On 7/30/06, Hendrik Van Belleghem wrote:
> Using the pure mod_perl approach has always worked for me:
> my $ref = $req->header_in("Referer");

Oh, wow, that's actually just what I was looking for. Is that
case-sensitive? I'd like to stop using %ENV altogether, but the stuff
in %ENV is scattered in several different places and I don't always
know where to find it ($r->header_in('something'), $r->document_root,
$s->port, etc.)

Is there some kind of mapping somewhere that tells you where to find
the stuff that you'd find in %ENV under CGI? It wasn't in the
CGI->mod_perl porting guide.

Anyway, thanks for the tip.

> IIRC, there was a recommded approach to reading %ENV.. A grep didn't
> turn up anything usefull, so far. If this thread is still open, I'll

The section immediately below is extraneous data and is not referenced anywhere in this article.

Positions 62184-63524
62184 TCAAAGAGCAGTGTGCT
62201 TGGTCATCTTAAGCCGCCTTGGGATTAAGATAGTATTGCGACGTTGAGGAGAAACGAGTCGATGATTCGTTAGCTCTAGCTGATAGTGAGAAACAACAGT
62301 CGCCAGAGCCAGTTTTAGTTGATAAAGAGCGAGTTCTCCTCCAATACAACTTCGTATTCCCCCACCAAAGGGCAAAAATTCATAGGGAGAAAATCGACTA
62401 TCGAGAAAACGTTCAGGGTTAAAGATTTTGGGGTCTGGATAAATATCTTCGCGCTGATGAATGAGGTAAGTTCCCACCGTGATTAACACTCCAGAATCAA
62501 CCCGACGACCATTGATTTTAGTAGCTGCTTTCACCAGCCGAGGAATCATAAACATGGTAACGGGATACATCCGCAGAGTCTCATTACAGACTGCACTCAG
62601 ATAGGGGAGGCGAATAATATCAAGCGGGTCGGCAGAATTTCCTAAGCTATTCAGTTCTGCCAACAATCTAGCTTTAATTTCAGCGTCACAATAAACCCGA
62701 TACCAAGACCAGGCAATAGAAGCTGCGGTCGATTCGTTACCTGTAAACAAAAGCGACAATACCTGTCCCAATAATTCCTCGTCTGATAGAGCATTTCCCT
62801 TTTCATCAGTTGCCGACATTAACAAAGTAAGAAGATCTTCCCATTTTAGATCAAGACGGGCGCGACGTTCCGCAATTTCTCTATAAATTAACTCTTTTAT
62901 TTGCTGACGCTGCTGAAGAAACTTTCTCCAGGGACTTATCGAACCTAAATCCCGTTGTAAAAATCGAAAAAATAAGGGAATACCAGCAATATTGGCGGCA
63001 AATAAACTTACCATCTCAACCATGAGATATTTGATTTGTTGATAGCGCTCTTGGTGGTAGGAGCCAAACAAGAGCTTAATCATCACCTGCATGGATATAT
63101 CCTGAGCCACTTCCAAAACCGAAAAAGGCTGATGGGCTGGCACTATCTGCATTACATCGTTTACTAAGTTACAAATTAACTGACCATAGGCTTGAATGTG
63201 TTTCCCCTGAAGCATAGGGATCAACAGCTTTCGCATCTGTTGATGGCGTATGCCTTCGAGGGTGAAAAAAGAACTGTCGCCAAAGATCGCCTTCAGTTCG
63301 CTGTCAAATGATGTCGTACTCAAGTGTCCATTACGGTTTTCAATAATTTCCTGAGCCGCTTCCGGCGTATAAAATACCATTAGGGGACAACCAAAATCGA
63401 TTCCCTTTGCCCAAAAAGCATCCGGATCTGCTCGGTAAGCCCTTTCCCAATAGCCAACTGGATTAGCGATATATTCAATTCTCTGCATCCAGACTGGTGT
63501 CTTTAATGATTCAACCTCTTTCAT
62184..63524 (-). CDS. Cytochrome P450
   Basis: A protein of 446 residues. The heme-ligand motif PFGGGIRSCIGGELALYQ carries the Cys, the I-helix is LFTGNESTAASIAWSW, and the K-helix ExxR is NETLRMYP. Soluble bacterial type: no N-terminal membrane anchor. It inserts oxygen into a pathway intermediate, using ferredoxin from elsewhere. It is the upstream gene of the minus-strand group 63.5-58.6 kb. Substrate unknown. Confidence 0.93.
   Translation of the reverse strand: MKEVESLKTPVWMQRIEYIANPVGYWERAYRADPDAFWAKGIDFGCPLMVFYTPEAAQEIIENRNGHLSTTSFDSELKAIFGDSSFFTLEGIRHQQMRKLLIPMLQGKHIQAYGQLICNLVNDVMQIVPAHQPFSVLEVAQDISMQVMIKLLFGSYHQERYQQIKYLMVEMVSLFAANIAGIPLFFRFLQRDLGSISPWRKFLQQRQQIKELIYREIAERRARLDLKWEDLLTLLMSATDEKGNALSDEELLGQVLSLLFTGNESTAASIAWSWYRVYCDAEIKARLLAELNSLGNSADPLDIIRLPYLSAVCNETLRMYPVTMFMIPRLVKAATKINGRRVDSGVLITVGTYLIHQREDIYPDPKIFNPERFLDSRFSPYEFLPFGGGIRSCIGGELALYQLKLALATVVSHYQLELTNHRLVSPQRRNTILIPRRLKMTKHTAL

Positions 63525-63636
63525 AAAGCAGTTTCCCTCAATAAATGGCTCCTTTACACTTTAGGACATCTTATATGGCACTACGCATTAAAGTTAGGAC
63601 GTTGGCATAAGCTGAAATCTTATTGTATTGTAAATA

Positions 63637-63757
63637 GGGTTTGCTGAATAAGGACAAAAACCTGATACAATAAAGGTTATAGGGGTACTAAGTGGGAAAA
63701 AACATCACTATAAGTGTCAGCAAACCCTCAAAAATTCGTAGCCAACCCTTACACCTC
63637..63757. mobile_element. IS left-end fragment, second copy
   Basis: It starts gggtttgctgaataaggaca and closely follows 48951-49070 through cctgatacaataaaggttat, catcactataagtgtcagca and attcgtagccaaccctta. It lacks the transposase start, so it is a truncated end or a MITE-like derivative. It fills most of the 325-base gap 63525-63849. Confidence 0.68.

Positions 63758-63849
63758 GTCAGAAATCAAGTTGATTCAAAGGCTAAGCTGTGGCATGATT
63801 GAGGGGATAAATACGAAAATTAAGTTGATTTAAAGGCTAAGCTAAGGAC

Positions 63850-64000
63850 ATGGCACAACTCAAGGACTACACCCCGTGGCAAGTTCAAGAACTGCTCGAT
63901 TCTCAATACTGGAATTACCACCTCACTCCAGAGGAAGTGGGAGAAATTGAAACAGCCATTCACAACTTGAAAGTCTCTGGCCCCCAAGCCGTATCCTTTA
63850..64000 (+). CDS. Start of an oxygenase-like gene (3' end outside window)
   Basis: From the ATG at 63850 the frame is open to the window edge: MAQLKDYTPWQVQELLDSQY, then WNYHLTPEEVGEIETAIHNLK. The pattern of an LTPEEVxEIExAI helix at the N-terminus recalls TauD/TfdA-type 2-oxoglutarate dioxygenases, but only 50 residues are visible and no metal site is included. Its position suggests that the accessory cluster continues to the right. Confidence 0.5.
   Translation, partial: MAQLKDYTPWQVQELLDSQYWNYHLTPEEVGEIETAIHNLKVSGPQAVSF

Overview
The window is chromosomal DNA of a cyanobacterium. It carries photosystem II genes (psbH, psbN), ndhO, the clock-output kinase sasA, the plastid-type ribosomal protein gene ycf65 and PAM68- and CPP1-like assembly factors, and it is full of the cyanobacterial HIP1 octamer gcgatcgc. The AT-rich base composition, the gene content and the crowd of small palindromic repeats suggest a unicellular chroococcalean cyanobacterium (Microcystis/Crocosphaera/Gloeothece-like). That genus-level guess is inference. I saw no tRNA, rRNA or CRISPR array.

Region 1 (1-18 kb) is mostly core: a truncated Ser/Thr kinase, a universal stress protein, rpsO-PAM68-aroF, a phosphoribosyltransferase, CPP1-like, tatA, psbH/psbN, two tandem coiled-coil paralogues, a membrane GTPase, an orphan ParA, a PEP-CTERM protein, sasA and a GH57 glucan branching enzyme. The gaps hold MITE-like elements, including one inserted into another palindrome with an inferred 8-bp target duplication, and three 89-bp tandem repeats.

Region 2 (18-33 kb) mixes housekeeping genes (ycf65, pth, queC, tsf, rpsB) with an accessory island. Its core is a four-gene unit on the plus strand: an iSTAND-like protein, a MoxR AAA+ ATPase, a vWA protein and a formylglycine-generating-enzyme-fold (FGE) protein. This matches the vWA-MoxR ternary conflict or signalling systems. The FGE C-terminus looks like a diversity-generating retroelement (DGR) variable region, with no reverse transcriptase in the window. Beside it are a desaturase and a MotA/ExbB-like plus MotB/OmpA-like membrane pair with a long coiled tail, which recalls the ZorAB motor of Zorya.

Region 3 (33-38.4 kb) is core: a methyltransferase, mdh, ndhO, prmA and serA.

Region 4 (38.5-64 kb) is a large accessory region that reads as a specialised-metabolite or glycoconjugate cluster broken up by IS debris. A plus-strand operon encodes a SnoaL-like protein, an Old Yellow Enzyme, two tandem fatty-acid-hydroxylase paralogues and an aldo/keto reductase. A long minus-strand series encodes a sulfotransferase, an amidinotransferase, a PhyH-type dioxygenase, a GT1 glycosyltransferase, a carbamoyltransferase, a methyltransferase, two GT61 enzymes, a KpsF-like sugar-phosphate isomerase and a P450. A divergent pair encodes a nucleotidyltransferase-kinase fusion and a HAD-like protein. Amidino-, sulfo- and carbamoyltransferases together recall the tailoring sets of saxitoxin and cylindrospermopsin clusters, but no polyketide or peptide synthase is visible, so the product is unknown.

> drop a line
> Hendrik
> On 7/29/06, Fred Tyler wrote:
> > Hi, I just noticed something and I don't know if it is normal: Is %ENV
> > supposed shared between requests???
> >
> > I was trying to use $ENV{'HTTP_REFERER'} in a certain script, and as I
> > reloaded the script over and over I noticed that it would constantly
> > be changing when the page was loaded directly (and therefore there
> > should not have been any HTTP_REFERER at all).
> >
> > When I investigated this further, I noticed that there were tons of
> > %ENV values set that had nothing to do with my current request, and I
> > concluded that %ENV must be shared between all of the requests that
> > had been executed in the given child.
> >
> > Is this correct??? Is %ENV really not cleaned on each new request, or
> > have I got something really wacky going on.
> >
> > If ENV is not cleared, then this is a problem... How do people get
> > around this? I know about the Apache API, but I don't see any method
> > to get, say, the HTTP_REFERER, or other random environment variables
> > that may be set.
> >

> --
> Hendrik Van Belleghem
> Spine - The backbone for your website - http://spine.sf.net